obj <- Minimize(x)
prob <- Problem(obj, list(x >= 0))
result <- solve(prob, solver = "CPLEX", verbose = FALSE, eps_abs_tol = 1e-2, epagap = 1e-5)
```

```
## Warning in Rcplex::Rcplex(cvec = q, Amat = Amat, bvec = bvec, Qmat = P, :
## Unknown CPLEX parameter eps_abs_tol. Ignoring it.
```

As you can see, `eps_abs_tol`

is not one of `CPLEX`

’s specified
parameters, so the solver threw a warning.

### MOSEK

Standard | MOSEK | Value |
---|---|---|

verbose | verbose | 0 |

reltol | NA | NA |

abstol | NA | NA |

feastol | NA | NA |

num_iter | num_iter | 10000 |

The parameters available for `MOSEK`

can be seen in this
link. As
you can see, the number of parameters is quite massive. They are also
split between three times of parameters in `Double`

, `Integer`

, and
`String`

parameters. To pass these into the solver, they must be put
in a list beforehand. Moreover, there are also general solver
parameters that do not belong in any of the three categories. These
parameters can be found in detail in the `Rmosek`

package
documentation, but here are the parameters

`verbose`

(Another important note here is while the default values of`TRUE`

and`FALSE`

work,`MOSEK`

uses integer values for verbose with the default being 10. The`TRUE`

value for verbose corresponds to 10 in the solver)`usesol`

`useparam`

`soldetail`

`getinfo`

`writebefore`

`writeafter`

These parameters are passed into the `solve`

function as normal. Here is an example:

```
x <- Variable(1)
obj <- Minimize(x)
prob <- Problem(obj, list(x >= 0))
iparam <- list()
iparam$AUTO_UPDATE_SOL_INFO <- "OFF"
iparam$BI_IGNORE_NUM_ERROR <- "OFF"
iparam$BI_MAX_ITERATIONS <- 100000
dparam <- list()
dparam$BASIS_REL_TOL_S <- 1.0e-12
dparam$BASIS_TOL_S <- 1.0e-6
result <- solve(prob, solver = "MOSEK", verbose = FALSE, soldetail = 3, dparam = dparam, iparam = iparam)
```

```
## Warning in solve_via_data(object@solver, data, warm_start, verbose, feastol, :
## Solver might not output correct answer depending on the input of the soldetail
## variable. Default is 3
```

A quick detail in this case is that the solver threw a warning about
the `soldetail`

parameter. Both the `soldetail`

and `getinfo`

parameter controls the amount of data the solve returns, and some of
them might be needed in order to invert the solution. Therefore,
proceed with caution when using these variables as they can cause the
solver to not obtain the answer.

### GUROBI

Standard | GUROBI | Value |
---|---|---|

verbose | OutputFlag | 0 |

reltol | NA | NA |

abstol | NA | NA |

feastol | {Feasibility/Optimality}Tol | 1e-06 |

num_iter | IterationLimit | 10000 |

The parameters available for `GUROBI`

can be seen in this
link. If
an unaccepted parameter is passed into the `solve`

function, then the
function will not run to completion. The solver will also not let you
know which parameter is at fault unless the parameter is
continuous. Here is an example.

```
x <- Variable(1)
obj <- Minimize(x)
prob <- Problem(obj, list(x >= 0))
result <- solve(prob, solver = "GUROBI", verbose = FALSE, BarIterLimit = 20, Quad = 1)
```

### GLPK

Standard | GLPK | Value |
---|---|---|

verbose | verbose | 0 |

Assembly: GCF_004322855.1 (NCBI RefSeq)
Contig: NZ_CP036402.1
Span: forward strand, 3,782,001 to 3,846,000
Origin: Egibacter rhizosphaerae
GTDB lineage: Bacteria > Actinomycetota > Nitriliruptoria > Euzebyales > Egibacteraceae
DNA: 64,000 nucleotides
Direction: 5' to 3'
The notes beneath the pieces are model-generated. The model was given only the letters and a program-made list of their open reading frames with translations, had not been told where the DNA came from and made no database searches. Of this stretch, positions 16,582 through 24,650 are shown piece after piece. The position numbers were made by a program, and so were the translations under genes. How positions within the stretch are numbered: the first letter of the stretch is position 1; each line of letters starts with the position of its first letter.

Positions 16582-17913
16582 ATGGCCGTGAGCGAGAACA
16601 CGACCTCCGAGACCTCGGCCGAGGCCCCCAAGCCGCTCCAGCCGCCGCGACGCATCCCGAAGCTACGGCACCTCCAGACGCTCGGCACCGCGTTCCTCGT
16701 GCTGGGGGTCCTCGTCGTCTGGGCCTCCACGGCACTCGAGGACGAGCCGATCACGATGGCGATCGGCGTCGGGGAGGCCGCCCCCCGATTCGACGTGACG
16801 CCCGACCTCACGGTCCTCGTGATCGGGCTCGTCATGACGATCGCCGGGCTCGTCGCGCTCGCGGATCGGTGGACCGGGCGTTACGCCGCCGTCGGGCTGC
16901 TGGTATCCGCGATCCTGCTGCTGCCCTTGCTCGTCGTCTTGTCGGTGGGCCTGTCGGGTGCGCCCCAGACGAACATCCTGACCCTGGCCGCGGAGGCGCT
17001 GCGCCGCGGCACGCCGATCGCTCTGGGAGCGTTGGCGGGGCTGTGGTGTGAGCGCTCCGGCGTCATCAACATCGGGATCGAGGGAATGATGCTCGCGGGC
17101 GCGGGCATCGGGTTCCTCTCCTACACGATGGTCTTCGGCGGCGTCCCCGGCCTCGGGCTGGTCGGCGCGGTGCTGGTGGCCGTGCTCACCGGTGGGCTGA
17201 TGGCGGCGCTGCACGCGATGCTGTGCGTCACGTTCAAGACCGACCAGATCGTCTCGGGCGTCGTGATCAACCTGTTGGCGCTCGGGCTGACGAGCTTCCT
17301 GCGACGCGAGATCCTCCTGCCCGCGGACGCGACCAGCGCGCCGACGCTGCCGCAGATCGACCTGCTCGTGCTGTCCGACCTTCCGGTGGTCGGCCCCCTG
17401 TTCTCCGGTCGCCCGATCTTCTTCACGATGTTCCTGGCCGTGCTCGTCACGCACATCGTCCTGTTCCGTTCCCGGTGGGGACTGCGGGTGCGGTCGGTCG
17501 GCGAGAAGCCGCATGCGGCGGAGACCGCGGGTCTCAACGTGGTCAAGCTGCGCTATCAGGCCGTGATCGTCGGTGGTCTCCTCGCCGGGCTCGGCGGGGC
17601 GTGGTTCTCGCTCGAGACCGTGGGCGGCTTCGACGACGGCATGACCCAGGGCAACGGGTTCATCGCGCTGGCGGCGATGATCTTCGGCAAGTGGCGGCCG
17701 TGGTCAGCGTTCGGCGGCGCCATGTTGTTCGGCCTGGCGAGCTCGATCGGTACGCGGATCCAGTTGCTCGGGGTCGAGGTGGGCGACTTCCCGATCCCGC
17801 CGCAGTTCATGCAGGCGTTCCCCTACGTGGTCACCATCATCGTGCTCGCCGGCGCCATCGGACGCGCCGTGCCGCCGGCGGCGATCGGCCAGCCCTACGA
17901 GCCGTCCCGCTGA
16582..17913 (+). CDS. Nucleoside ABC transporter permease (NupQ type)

reltol | NA | NA |

abstol | NA | NA |

feastol | NA | NA |

num_iter | NA | NA |

The parameters available for `GLPK`

can be seen in this
link under
the `Details`

section in page 4. There are only four parameters in
`verbose`

, `presolve`

, `tm_limit`

, `canonicalize_status`

. Here is an
example

```
x <- Variable(1)
obj <- Minimize(x)
prob <- Problem(obj, list(x >= 0))
result <- solve(prob, solver = "GLPK", verbose = FALSE, presolve = FALSE, tm_limit = 10, canonicalize_status = TRUE)
```

### CBC

Standard | CBC | Value |
---|---|---|

verbose | verbose | 0 |

reltol | NA | NA |

abstol | NA | NA |

feastol | NA | NA |

num_iter | NA | NA |

The parameters available for `CBC`

can be seen in this
link. Much
like most of the solvers outlined above, if the user passes in a
unspecified parameter into the solver, then the solver just ignores
the parameter and proceeds to solve the problem. Here is an example

```
x <- Variable(1)
obj <- Minimize(x)
prob <- Problem(obj, list(x >= 0))
result <- solve(prob, solver = "CBC", verbose = FALSE, sec = 5, maxn = 10)
```

## Session Info

`sessionInfo()`

```
## R version 4.0.2 (2020-06-22)
## Platform: x86_64-apple-darwin19.5.0 (64-bit)
## Running under: macOS Catalina 10.15.7
##
## Matrix products: default
## BLAS/LAPACK: /usr/local/Cellar/openblas/0.3.10_1/lib/libopenblasp-r0.3.10.dylib
##
## locale:
## [1] C
##
## attached base packages:
## [1] stats graphics grDevices datasets utils methods base
##
## other attached packages:
## [1] kableExtra_1.1.0 tibble_3.0.3 CVXR_1.0-9
##
## loaded via a namespace (and not attached):
## [1] xfun_0.15 slam_0.1-47 lattice_0.20-41 Rmosek_9.2.3
## [5] colorspace_1.4-1 vctrs_0.3.2 htmltools_0.5.0 viridisLite_0.3.0
## [9] yaml_2.2.1 gmp_0.6-0 rlang_0.4.7 pillar_1.4.6
## [13] glue_1.4.1 Rmpfr_0.8-1 Rcplex_0.3-3 bit64_0.9-7
## [17] scs_1.3-3 lifecycle_0.2.0 stringr_1.4.0 munsell_0.5.0
## [21] blogdown_0.19 rvest_0.3.5 gurobi_9.0.3.1 codetools_0.2-16
## [25] evaluate_0.14 knitr_1.28 cccp_0.2-4 highr_0.8
## [29] Rcpp_1.0.5 readr_1.3.1 scales_1.1.1 osqp_0.6.0.3
## [33] webshot_0.5.2 bit_1.1-15.2 hms_0.5.3 digest_0.6.25
## [37] stringi_1.4.6 bookdown_0.19 grid_4.0.2 Rglpk_0.6-4
## [41] ECOSolveR_0.5.3 tools_4.0.2 magrittr_1.5 crayon_1.3.4
## [45] pkgconfig_2.0.3 ellipsis_0.3.1 rcbc_0.1.0.9001 Matrix_1.2-18
## [49] xml2_1.3.2 assertthat_0.2.1 rmarkdown_2.3 httr_1.4.2
## [53] rstudioapi_0.11 R6_2.4.1 compiler_4.0.2
```